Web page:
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// Cacti Monitoring Templates and Nagios Plugin for TMS RamSan-630

Some time ago we got two TMS RamSan-630 SAN-based flash storage arrays at work. They are integrated in our overall SAN storage architecture and thus provide their LUNs to the storage virtualization layer based on a four node IBM SVC cluster. The TMS LUNs are used in two different ways. Some are used as dedicated flash-backed MDiskGroups for applications with moderate space, but very high I/O and very low latency requirements. Some are used in existing disk-based MDiskGroups as an additional SSD-tier, using the SVCs “Easy Tier” feature to do a dynamic relocation of “hot” extends to the flash and “cold” extends from the flash. With the two different use cases we try to get an opimal use out of the TMS arrays, while simultaniously reducing the I/O load on the existing disk based storages.

So far the TMS boxes work very well, the documentation is nothing but excellent. Unlike other classic storage arrays (e.g. IBM DS/DCS, EMC Clariion, HDS AMS, etc.) the TMS arrays are conveniently self-contained. All management operations are available via a telnet/SSH interface or an embedded WebGUI, no OS-dependent management software is neccessary. All functionality is already available, no additional licenses for this and that are neccessary. Monitoring could be improved a bit, especially the long term storage of performance metrics. Unfortunately only the most important performance metrics are presented via SNMP to the outside, so you can't really fill that particular gap yourself with a third party monitoring application.

With the metrics that are available via SNMP i created a Nagios plugin for availability and health monitoring and a Cacti template for performance trends. The Nagios configuration for the TMS arrays monitors the following generic services:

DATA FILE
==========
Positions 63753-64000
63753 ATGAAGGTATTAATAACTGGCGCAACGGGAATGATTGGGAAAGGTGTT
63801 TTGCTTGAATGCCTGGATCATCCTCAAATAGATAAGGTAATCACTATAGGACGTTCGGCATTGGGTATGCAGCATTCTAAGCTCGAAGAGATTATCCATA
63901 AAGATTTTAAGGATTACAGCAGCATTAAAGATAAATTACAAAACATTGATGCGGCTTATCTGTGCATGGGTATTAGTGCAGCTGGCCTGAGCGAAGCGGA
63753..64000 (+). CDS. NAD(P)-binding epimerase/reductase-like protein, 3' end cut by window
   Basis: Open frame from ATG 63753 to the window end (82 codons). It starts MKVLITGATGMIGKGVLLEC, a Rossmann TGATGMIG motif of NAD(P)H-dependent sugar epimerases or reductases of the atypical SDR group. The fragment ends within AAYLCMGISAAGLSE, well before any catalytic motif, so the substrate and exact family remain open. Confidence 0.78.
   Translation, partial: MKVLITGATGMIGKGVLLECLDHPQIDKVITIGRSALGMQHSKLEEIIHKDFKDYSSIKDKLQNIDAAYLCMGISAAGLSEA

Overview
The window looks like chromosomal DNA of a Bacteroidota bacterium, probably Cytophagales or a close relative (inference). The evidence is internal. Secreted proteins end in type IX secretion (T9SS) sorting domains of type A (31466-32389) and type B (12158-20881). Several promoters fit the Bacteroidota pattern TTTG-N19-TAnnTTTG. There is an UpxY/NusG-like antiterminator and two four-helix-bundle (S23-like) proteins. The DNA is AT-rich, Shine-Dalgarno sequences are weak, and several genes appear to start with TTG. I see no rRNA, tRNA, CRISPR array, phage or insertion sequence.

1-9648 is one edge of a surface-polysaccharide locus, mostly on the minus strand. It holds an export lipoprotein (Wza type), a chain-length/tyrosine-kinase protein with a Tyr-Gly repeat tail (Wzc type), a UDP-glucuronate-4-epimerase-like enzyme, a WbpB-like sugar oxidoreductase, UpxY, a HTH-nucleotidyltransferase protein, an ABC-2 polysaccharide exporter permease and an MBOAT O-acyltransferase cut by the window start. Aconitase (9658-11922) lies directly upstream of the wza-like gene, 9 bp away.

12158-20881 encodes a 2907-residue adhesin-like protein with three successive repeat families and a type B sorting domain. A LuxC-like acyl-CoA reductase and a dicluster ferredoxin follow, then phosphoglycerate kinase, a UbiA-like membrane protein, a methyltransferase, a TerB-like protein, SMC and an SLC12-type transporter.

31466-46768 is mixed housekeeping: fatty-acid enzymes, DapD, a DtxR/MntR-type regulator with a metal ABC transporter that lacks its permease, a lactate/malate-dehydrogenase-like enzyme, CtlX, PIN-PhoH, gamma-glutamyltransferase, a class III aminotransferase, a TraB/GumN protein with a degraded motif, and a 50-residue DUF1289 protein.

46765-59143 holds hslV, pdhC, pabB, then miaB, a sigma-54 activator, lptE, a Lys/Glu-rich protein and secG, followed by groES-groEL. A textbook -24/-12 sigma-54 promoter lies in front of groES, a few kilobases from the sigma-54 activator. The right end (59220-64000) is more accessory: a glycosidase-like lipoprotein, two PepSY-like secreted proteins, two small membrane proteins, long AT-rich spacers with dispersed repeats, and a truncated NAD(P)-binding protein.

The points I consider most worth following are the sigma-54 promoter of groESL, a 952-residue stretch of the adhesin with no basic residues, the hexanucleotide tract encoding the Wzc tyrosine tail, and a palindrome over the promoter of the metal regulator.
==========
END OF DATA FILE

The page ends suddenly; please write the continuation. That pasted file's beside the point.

• ICMP ping.

  • Check for the availability of the SNMP daemon.

  • Check for SNMP traps submitted to snmptrapd and processed by SNMPTT.

in addition to those, the Nagios plugin for the TMS arrays monitors the following more specific services:

  • Check for the overall status (OID: .1.3.6.1.4.1.8378.10.1.3.0).

  • Check for the fan status (OID: .1.3.6.1.4.1.8378.10.1.6.0.1.6).

  • Check for the temperature status (OID: .1.3.6.1.4.1.8378.10.1.6.1.1.6).

  • Check for the power status (OID: .1.3.6.1.4.1.8378.10.1.6.2.1.6).

  • Check for the FC connectivity status (OID: .1.3.6.1.4.1.8378.10.2.1.5).

The Cacti templates graph the following metrics:

  • FC port bandwidth usage.

    Example Read/Write Bandwidth on Port fc-1a:

    Example Read/Write Bandwidth on Port fc-1a

    Example Read/Write Bandwidth on Port fc-1b:

    Example Read/Write Bandwidth on Port fc-1b

  • FC port cache values (although they seem to remain at zero all the time).

  • FC port error values.

  • FC port received and transmitted frames.

  • FC port I/O operations.

    Example Read/Write IOPS on Port fc-1a:

    Example Read/Write IOPS on Port fc-1a

    Example Read/Write IOPS on Port fc-1b:

    Example Read/Write IOPS on Port fc-1b

  • Fan speed values.

  • Voltage and current values.

  • Temperature values.

The Nagios Plugin and the Cacti templates can be downloaded here Nagios Plugin and Cacti Templates. Beware that they should be considered as quick'n'dirty hacks which should generally work but don't come with any warranty of any kind ;-)

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